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Re: Data Model Protection?

From: Chris Browne <cbbrowne(at)acm(dot)org>
To: pgsql-novice(at)postgresql(dot)org
Subject: Re: Data Model Protection?
Date: 2011-02-09 20:55:10
Message-ID: 87bp2lylld.fsf@cbbrowne.afilias-int.info (view raw or flat)
Thread:
Lists: pgsql-novice
cragjones(at)csj(dot)myzen(dot)co(dot)uk ("Caradoc Jones") writes:
> Please excuse my lack of knowledge on the scope of Open Source
> principles but . . . 
> If you develop a unique data model within Postgresql
> (i.e. designs for a set of tables, primary and foreign keys and
> bespoke SQL queries that access that data design)
> does that model remain ‘private’ to the developer or under open source
> terms is it visible and available for all to copy and use?
> Many Thanks.

That always depends on what you intend.

PostgreSQL includes schemas (e.g. - look for tables in the namespaces
pg_catalog and information_schema) which are pretty necessarily "open
source."

But the schema that you develop yourself belongs to you, and you may
license it however you wish.  

That assumes you haven't got other legal impositions.

For instance, employers in Information Technology businesses frequently
require employees to sign employment contracts in which things developed
by the employees are considered to belong, legally, to the employer.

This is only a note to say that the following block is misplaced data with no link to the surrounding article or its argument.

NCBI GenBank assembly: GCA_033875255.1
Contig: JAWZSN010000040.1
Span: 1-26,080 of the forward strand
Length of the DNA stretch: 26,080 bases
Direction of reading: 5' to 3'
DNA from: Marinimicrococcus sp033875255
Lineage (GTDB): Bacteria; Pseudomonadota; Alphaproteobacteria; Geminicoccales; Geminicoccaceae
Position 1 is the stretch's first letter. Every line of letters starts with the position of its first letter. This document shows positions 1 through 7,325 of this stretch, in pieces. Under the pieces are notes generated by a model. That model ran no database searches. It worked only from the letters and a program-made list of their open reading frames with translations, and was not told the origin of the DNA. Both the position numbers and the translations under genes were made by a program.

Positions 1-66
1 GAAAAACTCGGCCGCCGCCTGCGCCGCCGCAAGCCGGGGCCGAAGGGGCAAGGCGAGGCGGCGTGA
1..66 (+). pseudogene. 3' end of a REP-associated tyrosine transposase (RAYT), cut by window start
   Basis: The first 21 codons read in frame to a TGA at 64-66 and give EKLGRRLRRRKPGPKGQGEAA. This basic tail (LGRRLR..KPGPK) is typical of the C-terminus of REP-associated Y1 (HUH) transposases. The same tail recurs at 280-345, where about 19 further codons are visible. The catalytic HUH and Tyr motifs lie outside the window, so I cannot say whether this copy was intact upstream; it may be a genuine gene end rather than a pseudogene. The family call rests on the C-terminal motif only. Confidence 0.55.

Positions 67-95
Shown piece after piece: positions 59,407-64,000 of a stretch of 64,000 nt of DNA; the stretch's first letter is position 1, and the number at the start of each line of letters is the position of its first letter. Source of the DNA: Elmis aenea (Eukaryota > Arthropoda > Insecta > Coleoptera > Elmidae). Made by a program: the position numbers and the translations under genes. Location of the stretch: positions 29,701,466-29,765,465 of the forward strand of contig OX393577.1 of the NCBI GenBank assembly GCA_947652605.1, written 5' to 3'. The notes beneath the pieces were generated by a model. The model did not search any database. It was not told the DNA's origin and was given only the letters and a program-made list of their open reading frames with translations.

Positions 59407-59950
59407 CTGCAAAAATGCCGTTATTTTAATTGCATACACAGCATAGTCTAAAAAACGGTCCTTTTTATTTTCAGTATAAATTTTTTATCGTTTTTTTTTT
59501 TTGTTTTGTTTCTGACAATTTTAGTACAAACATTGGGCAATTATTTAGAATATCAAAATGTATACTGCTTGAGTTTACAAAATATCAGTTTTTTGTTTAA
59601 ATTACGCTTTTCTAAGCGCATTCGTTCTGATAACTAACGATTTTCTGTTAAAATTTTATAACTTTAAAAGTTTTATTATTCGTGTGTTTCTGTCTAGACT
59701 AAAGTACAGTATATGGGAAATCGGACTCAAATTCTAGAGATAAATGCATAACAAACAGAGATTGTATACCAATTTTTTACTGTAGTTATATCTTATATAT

It shouldn't come as any huge shock that the company assigns me to
develop software for some purpose, the company owns the results of that
effort.

The more surprising scenario is that this might also apply to software I
might develop at home, on my own computer, on my own time.  It is not
unusual for employment contracts to go that far.

In any case, the owner of the code (and a database schema is a form of
code) is free to determine what legal impositions to impose on its use.

It's somewhat unusual for "open source" projects to try to put in any
impositions edgewise alongside that, though it's not unknown...

- Bison (a compiler generator) used to impose the GPL license on code
  generated using it.  Not true anymore, but it was once true, and
  people used to decline to use Bison because of this.

- Some Other Databases out there have a history of suggesting that if
  your application (which might include definitions of database tables)
  isn't "open source," you have to pay for traditional proprietary
  licenses for their database. That was always a pretty dodgy argument,
  and they didn't *say* this, they'd just leave it ambiguous, and say
  that "if in doubt, it's always a safe idea to buy licenses from us!"

Not a Postgres thing, either of those.
-- 
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http://linuxdatabases.info/info/lisp.html
Signs of a Klingon Programmer - 19.  "My program has just dumped Stova
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